The 2023 Cap Gemini World Wealth Report predicts that global economic growth will remain uncertain due to ongoing macroeconomic instability.
On a positive note, the supply chains have largely recovered. Shipping costs and suppliers' delivery times are back to pre-pandemic levels. But forces that stalled growth in 2022 persist. Inflation remains high and continues to erode household purchasing power.
The IMF World Economic Outlook update from June shows that despite these headwinds, global economic activity was resilient in the first quarter of 2023, with that resilience driven mainly by the services sector.
In 2022, if we look at the regional breakdown of the Ultra-High Net Worth group, North America dominated with 53%, followed by Europe and mainland China.
2022 was the first year of lowest wealth growth since 2008. It does not come close to repeating the negative growth experienced in 2008 once exchange rate changes are discounted.
According to UBS projections, global wealth will rise by 38% over the next five years, reaching 629 trillion US dollars by 2027. Growth by middle-income countries will be the primary driver. UBS estimates that the average worldwide wealth per adult will reach 110,000 dollars in 2027, and the number of ultra-high-net-worth individuals will likely rise to 372,000.
According to the World Economic Forum's Global Economy Outlook, geopolitical factors will ensure that things remain volatile in the coming year. But there may also be positive changes, such as a decrease in inflation and a slowdown in interest rate increases. However, most chief economists surveyed for the report agree that the global economy will weaken in 2024.
Fears of a global recession may be receding, but there are new concerns about China's economy dipping into deflation. Geopolitical and domestic political issues will continue to unsettle the markets.
The effects of all this uncertainty are reflected in the superyacht market. In 2023, charter, brokerage and new constructions are all lower than in 2022. In the 30 to 80-metre segment, as of September this year, 109 new sales were completed, which is much lower than the 244 completed in 2022 and the record 312 in 2021. The picture is just as challenging in the 40 to 80m segment, with a projected 55/60 new sales by the end of 2023, down from 77 in 2022.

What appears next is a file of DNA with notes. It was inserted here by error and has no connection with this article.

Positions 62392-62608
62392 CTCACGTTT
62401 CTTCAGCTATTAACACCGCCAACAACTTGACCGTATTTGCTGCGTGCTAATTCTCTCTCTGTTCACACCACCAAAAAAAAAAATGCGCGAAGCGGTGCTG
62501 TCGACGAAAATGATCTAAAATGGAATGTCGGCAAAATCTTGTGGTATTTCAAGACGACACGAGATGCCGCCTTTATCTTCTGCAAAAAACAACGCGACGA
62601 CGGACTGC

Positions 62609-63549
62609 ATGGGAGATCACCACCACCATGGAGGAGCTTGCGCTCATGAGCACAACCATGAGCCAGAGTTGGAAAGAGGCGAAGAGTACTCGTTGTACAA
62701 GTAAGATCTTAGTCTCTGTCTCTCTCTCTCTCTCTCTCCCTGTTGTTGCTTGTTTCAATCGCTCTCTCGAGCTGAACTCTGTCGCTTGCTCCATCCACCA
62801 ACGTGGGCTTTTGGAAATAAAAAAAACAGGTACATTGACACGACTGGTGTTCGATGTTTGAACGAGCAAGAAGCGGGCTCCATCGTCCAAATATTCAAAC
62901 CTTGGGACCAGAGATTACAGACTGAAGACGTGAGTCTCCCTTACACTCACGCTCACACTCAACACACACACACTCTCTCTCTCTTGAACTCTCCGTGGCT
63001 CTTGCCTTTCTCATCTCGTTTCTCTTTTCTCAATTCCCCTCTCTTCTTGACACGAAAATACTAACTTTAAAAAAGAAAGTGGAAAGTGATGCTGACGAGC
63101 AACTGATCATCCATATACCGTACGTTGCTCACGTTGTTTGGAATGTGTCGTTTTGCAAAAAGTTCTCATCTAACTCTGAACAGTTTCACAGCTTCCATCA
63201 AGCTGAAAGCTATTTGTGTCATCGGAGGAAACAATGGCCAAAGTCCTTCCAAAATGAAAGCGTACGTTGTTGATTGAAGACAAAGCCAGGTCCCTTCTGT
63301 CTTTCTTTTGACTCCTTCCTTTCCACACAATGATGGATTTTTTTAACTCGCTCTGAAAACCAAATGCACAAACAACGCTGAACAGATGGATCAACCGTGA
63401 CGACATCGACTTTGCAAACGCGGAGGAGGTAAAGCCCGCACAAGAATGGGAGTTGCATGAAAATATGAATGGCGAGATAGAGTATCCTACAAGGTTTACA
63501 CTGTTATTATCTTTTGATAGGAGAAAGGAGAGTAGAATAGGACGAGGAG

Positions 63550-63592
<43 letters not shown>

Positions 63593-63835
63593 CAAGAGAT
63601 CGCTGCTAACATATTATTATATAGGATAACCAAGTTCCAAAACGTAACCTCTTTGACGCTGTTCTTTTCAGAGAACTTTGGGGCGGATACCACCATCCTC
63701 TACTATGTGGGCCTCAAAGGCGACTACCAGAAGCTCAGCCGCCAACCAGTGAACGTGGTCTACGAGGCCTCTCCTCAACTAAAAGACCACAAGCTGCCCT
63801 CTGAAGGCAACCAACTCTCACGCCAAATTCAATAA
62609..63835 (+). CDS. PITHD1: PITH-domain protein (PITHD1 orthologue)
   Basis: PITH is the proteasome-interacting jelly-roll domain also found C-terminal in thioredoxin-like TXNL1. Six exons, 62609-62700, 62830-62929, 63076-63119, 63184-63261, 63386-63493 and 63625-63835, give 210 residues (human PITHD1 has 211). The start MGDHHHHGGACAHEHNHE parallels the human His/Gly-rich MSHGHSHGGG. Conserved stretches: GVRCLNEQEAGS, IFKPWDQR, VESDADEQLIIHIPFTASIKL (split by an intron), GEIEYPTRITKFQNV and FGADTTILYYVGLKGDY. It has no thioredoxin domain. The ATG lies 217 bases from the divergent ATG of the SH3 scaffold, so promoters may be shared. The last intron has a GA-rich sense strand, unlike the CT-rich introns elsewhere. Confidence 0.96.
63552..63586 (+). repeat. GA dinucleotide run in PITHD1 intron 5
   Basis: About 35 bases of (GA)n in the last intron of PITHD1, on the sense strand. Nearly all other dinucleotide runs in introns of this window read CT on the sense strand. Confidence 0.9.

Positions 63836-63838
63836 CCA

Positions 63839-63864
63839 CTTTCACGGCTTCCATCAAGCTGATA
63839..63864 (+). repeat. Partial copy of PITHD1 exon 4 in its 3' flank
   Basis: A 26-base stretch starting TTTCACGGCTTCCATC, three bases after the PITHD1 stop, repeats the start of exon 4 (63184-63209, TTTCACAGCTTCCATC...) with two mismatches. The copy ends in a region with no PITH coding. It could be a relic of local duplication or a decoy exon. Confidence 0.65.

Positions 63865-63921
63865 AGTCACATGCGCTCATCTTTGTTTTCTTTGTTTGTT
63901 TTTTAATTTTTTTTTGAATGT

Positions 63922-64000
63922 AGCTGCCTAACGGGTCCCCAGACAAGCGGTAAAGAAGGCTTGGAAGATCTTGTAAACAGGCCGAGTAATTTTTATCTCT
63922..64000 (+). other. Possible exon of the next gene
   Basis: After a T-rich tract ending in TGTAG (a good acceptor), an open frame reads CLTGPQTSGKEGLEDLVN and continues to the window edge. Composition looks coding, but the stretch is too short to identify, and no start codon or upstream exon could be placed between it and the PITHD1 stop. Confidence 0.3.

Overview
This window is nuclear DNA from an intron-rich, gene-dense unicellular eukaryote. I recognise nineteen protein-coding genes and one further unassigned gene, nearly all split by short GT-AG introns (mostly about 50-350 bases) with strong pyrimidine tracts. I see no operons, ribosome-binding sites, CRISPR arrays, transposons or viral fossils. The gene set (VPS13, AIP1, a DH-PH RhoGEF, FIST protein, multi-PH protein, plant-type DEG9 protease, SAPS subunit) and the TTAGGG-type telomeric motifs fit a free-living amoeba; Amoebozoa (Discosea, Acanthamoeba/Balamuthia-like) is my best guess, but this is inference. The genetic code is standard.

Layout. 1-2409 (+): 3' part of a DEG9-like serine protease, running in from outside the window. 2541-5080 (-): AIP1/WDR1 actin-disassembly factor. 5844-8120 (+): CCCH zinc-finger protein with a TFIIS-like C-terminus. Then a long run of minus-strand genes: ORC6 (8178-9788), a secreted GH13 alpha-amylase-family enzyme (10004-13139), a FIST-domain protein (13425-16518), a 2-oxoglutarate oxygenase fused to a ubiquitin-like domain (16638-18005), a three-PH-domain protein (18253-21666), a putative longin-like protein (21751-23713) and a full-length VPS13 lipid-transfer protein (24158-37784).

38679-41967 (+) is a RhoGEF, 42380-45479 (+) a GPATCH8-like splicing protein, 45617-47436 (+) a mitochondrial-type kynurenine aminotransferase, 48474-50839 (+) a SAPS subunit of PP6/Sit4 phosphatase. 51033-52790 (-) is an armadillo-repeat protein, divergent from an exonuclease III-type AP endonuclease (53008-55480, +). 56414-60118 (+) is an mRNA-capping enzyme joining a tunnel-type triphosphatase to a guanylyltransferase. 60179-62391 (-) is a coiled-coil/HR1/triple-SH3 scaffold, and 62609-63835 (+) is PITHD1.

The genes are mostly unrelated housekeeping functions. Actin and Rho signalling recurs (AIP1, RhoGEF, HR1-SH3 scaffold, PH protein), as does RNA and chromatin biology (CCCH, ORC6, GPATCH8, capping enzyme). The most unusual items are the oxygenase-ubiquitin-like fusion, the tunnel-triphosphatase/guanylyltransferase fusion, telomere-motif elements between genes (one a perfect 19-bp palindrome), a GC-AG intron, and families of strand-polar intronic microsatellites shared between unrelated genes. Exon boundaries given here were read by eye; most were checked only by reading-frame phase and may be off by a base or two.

At Heesen, we contributed to this count with the sale of Project Akira, the first in our new 57m aluminium class, with exterior styling by Omega and interior design by Harrison Eidsgaard. We are one of less than a handful of shipyards that sold a new construction in 2023. We are sold out for this year and almost sold out for 2024.
Italy and Turkey account for the largest percentage of the new-build superyacht market.
The difference in price between North and South makes things more challenging for the Northern European builders. In the Netherlands, our labour costs rose 6.6 per cent last year, according to the Dutch Central Statistics Office.
As the Superyacht Builders Association report shows, our industry is still strong. This year could very well be the first to exceed 100 launches. There have been 78 launches in 2023 so far, making it a highly successful year already. The number of planned deliveries this year is off the charts at 165 in total. Sybass's best estimate is that 2023 will see 119 launches.
The outlook for next year also seems exceptionally healthy, with 96 superyachts expected to launch in 2024.
We have been very busy this summer with the delivery of our largest yacht to date, the mighty 80-metre Project Cosmos, now named Genesis. We are all very excited that she can finally sail.
We recently delivered Project Gemini, now named Reliance, the first in our popular 55m class, with an interior by Luca Dini Design and Architecture.
The sea trials of two custom yachts, Ultra G and Sparta, are also keeping us busy.
With a yearly turnover of approximately 200 million euros and 15 yachts under construction whose deliveries extend through 2027, Heesen is in a comfortable position.
We continually invest in R&D to improve the performance of our yachts, as we announced with our BlueNautech programme.
We are investing in lowering our shipyard's impact on the environment. We recently completed a 1.2 million Euro investment to cover 80 per cent of our roofs with solar panels, for a yield of 1.3 megawatt-hours. Our solar farm produces 60 per cent of the power we need.
Earlier this summer, we joined other businesses in our local community in the development of Het Bos van Oss, a fantastic initiative to plant a beautiful new 50-acre woodland in our home town.
Supporting the Water Revolution Foundation is another way we take our environmental responsibilities seriously. In this regard, we are delighted that the Sustainability Hub has reappeared at the Monaco show, which aims to be carbon neutral by 2050.
Mark Cavendish, Heesen CCO, discussed the following:
Heesen’s Custom Yachts:
This includes Genesis, Sparta and Lusine, as well as the Winch Design XV67 announced at last year’s conference
Heesen’s Series Yacht Jade, Venus and Orion are under construction at the shipyard.